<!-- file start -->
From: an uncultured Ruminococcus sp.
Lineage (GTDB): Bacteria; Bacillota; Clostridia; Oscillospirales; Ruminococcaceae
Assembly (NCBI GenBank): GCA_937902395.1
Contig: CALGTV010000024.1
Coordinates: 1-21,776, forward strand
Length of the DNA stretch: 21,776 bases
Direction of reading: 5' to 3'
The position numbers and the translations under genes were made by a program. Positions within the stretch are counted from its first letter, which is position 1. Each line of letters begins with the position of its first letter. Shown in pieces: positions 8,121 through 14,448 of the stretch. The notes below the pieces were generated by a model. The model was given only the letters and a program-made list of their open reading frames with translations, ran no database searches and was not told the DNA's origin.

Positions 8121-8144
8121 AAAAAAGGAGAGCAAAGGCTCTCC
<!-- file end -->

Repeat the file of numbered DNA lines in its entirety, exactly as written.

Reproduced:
From: an uncultured Ruminococcus sp.
Lineage (GTDB): Bacteria; Bacillota; Clostridia; Oscillospirales; Ruminococcaceae
Assembly (NCBI GenBank): GCA_937902395.1
Contig: CALGTV010000024.1
Coordinates: 1-21,776, forward strand
Length of the DNA stretch: 21,776 bases
Direction of reading: 5' to 3'
The position numbers and the translations under genes were made by a program. Positions within the stretch are counted from its first letter, which is position 1. Each line of letters begins with the position of its first letter. Shown in pieces: positions 8,121 through 14,448 of the stretch. The notes below the pieces were generated by a model. The model was given only the letters and a program-made list of their open reading frames with translations, ran no database searches and was not told the DNA's origin.

Positions 8121-8144
8121 AAAAAAGGAGAGCAAAGGCTCTCC